Bathabile Dlamini was born in Nquthu on 10 September 1962 and grew up in Nkandla, Matshensikazi.
In 1983 she became one of the founder members of Imbali Youth Organisation, which was one of the affiliates of the UDF where she also cut her political teeth. Imbali Youth Organisation worked very closely with the South African Students Congress and Imbali Civic Organisation. In 1985 she joined the South African National Students Congress and was one of a few women who participated in student politics and community politics. In 1989, Ms Dlamini graduated from the University of Zululand with a Bachelor of Arts (Honours) in Social Work which she passed with distinction.
In 1991 she became part of the interim leadership that was formed to build the African National Congress Women's League (ANCWL) structures in the Kwa-Zulu Natal (former Natal Midlands region). She was then elected to the first Regional Executive Committee of the ANCWL. In 1992 up until 1993, she served as Regional Secretary.
In 1991 to 1993 she worked as a social worker at an NGO called the Pietermaritzburg Cripples Association.
By the end of 1993, Ms Dlamini was elected as Deputy Secretary General of the ANCWL. She was later elected as Secretary General of the ANCWL from 1998 and served for two terms until 2008 (One of the longest serving Secretaries General of the ANCWL). She continued to work tirelessly towards the formation of the Progressive Women's Movement of South Africa.
At the start of the New Millennium, she was appointed as a Member of Parliament. Ms Dlamini was elected to the National Executive Committee of the African National Congress as well as the National Working Committee in Polokwane in December 2007. In 2008 she worked on a full-time basis as a member of the ANC in the office of the president as sectoral work co-ordinator. She is also a member of the National Executive Committee of the ANCWL. On August 8, 2015, she was elected President of the ANCWL.
She became Deputy Minister of Social Development between 11 May 2009 and 31 October 2010. She has been serving as Minister of Social Development since 1 November 2010.
During her tenure as Minister of Social Development she has campaigned for the promotion and protection of the rights of vulnerable groups in South Africa, including children, people with disabilities and women.
Some of the key innovations she has introduced for the protection of children include the Isibindi Model – an initiative that deploys trained community-based child and youth care workers in communities in an innovative team outreach programme providing care, protection and developmental support to vulnerable children and families – as well as the launch of the register for child- and youth-headed households.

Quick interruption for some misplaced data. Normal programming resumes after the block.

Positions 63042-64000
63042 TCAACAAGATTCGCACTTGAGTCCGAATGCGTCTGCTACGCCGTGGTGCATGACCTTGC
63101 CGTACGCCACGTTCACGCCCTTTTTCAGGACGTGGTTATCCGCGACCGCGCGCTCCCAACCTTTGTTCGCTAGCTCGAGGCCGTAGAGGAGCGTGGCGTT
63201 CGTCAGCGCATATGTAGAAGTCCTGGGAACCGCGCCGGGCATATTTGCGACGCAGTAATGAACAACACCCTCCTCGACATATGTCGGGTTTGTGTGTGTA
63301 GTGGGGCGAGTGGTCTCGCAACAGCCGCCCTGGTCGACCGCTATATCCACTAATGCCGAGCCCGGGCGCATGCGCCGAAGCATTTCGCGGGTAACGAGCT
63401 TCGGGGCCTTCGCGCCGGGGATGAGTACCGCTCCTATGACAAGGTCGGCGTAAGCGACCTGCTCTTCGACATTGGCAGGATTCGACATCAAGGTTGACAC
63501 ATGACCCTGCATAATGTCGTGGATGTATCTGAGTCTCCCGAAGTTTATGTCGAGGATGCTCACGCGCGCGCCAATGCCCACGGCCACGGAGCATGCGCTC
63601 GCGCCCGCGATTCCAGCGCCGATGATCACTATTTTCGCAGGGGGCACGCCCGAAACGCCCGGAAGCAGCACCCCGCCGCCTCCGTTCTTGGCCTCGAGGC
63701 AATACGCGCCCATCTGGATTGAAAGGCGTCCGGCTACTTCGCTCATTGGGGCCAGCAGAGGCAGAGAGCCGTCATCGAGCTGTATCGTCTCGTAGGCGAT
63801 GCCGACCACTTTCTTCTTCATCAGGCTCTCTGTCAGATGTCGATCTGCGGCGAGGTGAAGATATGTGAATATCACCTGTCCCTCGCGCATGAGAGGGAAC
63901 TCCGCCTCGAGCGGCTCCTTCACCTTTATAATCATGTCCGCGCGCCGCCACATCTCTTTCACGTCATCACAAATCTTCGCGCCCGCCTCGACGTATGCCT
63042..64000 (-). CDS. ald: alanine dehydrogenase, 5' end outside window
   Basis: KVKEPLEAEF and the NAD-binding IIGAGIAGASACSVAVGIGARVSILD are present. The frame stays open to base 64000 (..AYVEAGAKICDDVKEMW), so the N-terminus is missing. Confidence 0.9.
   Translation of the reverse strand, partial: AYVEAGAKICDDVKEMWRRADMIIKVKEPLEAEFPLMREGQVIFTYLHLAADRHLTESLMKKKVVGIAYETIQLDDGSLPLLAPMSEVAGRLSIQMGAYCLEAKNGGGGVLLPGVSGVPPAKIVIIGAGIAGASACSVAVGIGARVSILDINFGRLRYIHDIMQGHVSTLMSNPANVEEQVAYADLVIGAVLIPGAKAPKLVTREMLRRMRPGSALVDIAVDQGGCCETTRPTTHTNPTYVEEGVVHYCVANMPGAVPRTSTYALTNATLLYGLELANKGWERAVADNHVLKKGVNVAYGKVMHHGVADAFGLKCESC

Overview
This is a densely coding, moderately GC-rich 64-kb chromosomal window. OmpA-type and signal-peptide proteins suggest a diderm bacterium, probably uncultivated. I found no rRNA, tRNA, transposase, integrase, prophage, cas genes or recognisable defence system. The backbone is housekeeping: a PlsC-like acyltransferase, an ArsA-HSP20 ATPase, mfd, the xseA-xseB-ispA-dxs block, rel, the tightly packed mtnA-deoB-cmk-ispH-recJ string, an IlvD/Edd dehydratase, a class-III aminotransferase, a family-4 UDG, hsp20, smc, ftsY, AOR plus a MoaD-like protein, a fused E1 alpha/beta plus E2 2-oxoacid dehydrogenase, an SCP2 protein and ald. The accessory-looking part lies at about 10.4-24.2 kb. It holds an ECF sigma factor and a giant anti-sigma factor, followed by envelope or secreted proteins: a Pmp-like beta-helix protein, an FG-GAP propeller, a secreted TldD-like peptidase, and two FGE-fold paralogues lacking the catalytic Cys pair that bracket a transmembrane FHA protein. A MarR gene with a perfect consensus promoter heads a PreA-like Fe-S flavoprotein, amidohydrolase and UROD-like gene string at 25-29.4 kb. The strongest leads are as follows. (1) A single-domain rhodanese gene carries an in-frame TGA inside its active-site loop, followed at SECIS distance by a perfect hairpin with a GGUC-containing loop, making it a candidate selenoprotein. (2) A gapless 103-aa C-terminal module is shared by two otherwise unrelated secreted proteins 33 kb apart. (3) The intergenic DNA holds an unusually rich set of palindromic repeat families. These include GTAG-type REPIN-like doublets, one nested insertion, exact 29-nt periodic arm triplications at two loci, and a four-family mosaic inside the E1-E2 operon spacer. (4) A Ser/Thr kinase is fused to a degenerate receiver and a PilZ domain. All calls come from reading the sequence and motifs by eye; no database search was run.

On women’s issues, Ms Dlamini has also emerged as the reproductive justice’s vocal champion, especially as this relates to the right of women to access termination of pregnancy services. She has repeatedly stated that the right of women to have an abortion should always be fully located and discussed as part of the rights and the transformation of society that enables the complete emancipation of women.
Addressing the United Nation’s General Assembly on the commission on population and development on harnessing the demographic dividend and ensuring universal access to sexual and reproductive health in Africa on 19 September 2014, she said: “Sexual and reproductive health and rights can, of course, never be divorced from the pursuit of gender equality and equity, and the full empowerment of women. Sexual and reproductive health and rights is at the centre of gender relations, as much as the full realisation of Sexual and reproductive health and rights cannot be achieved in the absence of gender equality and equity.”
Ms Dlamini has also given a voice to many women who experience gender-based violence. As Chairperson of the Inter-Ministerial Committee (IMC) on Gender Based Violence she has led the roll out of the country’s most notable instrument in the fight against gender-based violence – the Gender-Based Violence Command Centre. The Command Centre is a 24-hour call centre dedicated to provide support and counselling to victims of gender based violence. Since its launch in March 2014 it has received a number of recognition awards both locally and abroad.
Other Inter-Ministerial Committees Ms Dlamini chairs include the IMC on Combating Substance Abuse as well as the IMC for Early Childhood Development (ECD).
Ms Dlamini has asserted that R753 is ample money (per month) for a social grant beneficiary, while she herself enjoys staying at hotels costing R11,000 a night. She has refused to answer any questions when asked who paid for this.
In 2006 Ms Dlamini was found guilty of fraud, having stolen R245,000. This is the amount to which she pleaded guilty.